10 Year Chinaversary

It appears to be my 10 year Chinaversary. Thanks to all of you that have congratulated me. It feels very weird, because:

1. Everyone knows exactly how long I’ve been in China because of a nerdy little PHP script I put on my blog a while ago (and refuse to take down)
2. I’ve been in China 10 years (China!)
3. I’ve been in China almost a third of my whole life
4. I’ve been in China longer than some of the Chinese kids I see on the street (and their Chinese language skills will soon be overtaking mine, if they haven’t already)

The script actually rounds up when it calculates how long I’ve been in China. (OK, here’s where it gets super nerdy: mouse over the number on the site to get a more precise calculation.) I originally estimated my arrival in China to be August 20th, 2000, but I just dug through some of my dusty digital archives, and I found some old journal entries. I kept an electronic journal in text files before I ever started a blog. (Ah, those are quite amusing.) Anyway, it appears that my arrival was actually closer to August 8th (how auspicious!), although the first entry is dated August 12th, 2000.

So to celebrate my 10th year anniversary, I’ll post a few snippets from my very first observations of “the real China,” posted by a clueless American 22-year-old who could just barely speak a little Chinese…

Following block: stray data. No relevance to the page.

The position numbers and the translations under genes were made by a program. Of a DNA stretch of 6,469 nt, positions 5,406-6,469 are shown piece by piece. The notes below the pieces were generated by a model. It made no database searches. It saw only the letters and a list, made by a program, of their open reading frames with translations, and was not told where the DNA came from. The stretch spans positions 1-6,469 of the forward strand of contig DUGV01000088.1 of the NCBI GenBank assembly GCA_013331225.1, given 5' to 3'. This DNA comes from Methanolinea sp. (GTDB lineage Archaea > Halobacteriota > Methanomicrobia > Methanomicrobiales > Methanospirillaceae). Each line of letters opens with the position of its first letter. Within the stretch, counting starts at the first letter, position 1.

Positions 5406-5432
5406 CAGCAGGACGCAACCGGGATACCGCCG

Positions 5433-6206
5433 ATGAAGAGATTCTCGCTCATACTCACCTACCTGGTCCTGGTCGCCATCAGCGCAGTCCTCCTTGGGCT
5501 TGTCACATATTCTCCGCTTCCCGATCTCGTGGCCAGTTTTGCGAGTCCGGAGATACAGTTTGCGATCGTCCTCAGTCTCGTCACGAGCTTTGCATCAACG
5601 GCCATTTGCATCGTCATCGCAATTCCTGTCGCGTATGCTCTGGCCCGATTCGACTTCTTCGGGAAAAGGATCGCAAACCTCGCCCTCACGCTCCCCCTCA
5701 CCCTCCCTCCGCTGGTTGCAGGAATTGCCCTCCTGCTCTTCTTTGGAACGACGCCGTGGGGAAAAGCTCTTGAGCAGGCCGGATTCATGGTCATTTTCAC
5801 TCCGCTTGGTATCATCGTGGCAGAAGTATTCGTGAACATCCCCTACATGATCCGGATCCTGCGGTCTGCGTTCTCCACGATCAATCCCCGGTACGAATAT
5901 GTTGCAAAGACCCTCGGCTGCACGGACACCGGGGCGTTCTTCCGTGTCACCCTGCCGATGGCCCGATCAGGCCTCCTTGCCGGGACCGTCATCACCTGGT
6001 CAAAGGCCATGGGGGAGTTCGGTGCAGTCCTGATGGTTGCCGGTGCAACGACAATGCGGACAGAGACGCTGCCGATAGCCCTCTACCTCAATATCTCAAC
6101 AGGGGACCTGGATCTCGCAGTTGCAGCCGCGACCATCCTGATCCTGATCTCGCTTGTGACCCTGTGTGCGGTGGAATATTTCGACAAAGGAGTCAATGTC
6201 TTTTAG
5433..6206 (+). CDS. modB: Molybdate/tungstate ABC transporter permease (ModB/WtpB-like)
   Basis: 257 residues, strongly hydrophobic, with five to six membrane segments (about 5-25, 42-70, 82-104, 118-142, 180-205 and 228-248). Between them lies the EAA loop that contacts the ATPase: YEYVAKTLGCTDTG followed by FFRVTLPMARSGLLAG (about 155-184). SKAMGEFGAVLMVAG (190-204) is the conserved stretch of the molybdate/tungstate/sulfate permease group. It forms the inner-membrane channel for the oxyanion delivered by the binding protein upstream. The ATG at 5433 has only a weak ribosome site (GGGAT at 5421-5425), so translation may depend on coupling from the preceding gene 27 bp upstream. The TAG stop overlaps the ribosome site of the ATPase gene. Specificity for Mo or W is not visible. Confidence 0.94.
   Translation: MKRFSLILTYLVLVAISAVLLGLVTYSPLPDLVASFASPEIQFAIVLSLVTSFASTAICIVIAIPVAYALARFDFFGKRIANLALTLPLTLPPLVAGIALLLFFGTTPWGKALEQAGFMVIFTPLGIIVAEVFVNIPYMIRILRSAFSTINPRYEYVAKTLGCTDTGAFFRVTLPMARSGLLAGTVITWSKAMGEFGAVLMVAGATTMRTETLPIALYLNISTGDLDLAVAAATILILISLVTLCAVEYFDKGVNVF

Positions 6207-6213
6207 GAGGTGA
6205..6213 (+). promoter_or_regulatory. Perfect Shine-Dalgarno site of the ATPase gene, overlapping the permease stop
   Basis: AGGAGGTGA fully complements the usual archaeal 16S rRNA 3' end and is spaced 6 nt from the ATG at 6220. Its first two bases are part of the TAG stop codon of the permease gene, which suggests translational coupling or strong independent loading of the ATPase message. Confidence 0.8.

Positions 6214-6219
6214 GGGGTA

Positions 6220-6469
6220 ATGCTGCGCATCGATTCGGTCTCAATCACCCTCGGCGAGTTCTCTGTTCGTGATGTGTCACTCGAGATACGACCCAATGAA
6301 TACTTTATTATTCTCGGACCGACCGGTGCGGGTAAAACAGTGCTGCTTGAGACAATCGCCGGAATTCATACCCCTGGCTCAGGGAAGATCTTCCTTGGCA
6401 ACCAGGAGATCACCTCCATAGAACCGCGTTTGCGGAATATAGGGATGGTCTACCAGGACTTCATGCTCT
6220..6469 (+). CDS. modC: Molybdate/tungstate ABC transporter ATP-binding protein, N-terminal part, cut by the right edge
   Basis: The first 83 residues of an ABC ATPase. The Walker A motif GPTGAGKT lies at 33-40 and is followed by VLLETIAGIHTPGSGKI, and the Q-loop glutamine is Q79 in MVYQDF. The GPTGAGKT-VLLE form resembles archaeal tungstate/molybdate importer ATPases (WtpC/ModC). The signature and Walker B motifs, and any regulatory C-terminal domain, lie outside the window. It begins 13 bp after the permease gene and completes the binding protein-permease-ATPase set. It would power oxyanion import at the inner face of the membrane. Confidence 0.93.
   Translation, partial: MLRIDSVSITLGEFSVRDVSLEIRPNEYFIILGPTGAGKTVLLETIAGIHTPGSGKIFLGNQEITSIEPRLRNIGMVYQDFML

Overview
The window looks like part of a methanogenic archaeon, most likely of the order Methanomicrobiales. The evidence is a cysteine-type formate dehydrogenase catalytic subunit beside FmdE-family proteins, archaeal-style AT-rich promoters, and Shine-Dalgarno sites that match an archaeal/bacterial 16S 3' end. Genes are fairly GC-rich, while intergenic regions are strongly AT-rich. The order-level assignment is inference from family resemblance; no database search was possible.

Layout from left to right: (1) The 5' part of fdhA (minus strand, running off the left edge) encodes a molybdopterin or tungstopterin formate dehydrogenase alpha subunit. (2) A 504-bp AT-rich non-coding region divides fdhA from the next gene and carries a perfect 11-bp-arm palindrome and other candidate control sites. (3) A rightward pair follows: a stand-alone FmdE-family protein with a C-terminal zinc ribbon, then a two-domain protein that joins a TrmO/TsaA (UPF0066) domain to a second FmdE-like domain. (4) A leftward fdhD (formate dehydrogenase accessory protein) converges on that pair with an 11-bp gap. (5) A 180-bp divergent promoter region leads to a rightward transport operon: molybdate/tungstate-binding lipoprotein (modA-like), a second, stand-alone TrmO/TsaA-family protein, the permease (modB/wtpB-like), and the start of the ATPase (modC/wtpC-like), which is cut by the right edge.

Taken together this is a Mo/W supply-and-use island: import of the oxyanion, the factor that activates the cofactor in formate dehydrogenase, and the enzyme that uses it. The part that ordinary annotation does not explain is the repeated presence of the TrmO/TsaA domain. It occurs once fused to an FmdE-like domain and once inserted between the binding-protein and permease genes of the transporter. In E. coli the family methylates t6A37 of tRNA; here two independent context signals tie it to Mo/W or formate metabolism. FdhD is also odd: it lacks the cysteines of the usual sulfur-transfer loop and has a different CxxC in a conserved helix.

> Andrew met me at the airport in Shanghai. His driver picked me up. Andrew’s house is REALLY nice… He said it’s like $5000/month, but his dad’s company pays for it all. It’s sort of a gated community outside of Shanghai. They have Chinese security guards at almost every corner of is neighborhood, and a free bus that goes to and from town on the hour. So, basically I spent my time in Shanghai hanging out with Andrew and his friends. We ate REALLY SPICY Sichuan food one night (I really felt it the next morning), had quite a bit to drink, and socialized with some Chinese girls in a bar. It was nice to get an introduction of China from Andrew. I also got a nice little electronic dictionary. It was meant for a Chinese person, but it’s still quite useful.

> The ticket to Hangzhou was only 29RMB (less than $3!) for a 2 hour ride, and some nice middle-aged lady talked to me the whole time despite my broken Chinese. She knew very little English, but that didn’t stop her from talking to me.

> […]

> Hangzhou is a nice enough city, but I’d definitely call it a city, not a town. It’s bigger than I expected — bigger than Tampa. The Chinese insist on calling it medium-sized, I guess because it doesn’t fit into the silly elite “big” category which includes only huge cities like Beijing and Shanghai. Anyway, it doesn’t have a subway system — only buses and taxis — but it’s big.

> The Chinese are less curious about me than I expected. After being such a spectacle in Japan, I receive relatively little notice here, even though I’ve seen only a few foreigners here in all my jaunts through the city so far. I’m not sure if that’s a good thing or a bad thing — I guess it just means I have to be more active in my interactions. That’s OK with me, I guess… I hope they don’t prove to be completely UNinterested in me, though, because that could be problematical for me and my hopes here.

> [Editor’s note: in a later entry I write: First, let me correct what I said earlier about Chinese people not being curious. I was wrong. They’re very curious. For some reason, though, they seem less curious when I’m with a Chinese person than when I’m alone. These days I’m getting plenty of “hello!”‘s and stares. So I guess all is well in Asia after all. hehe]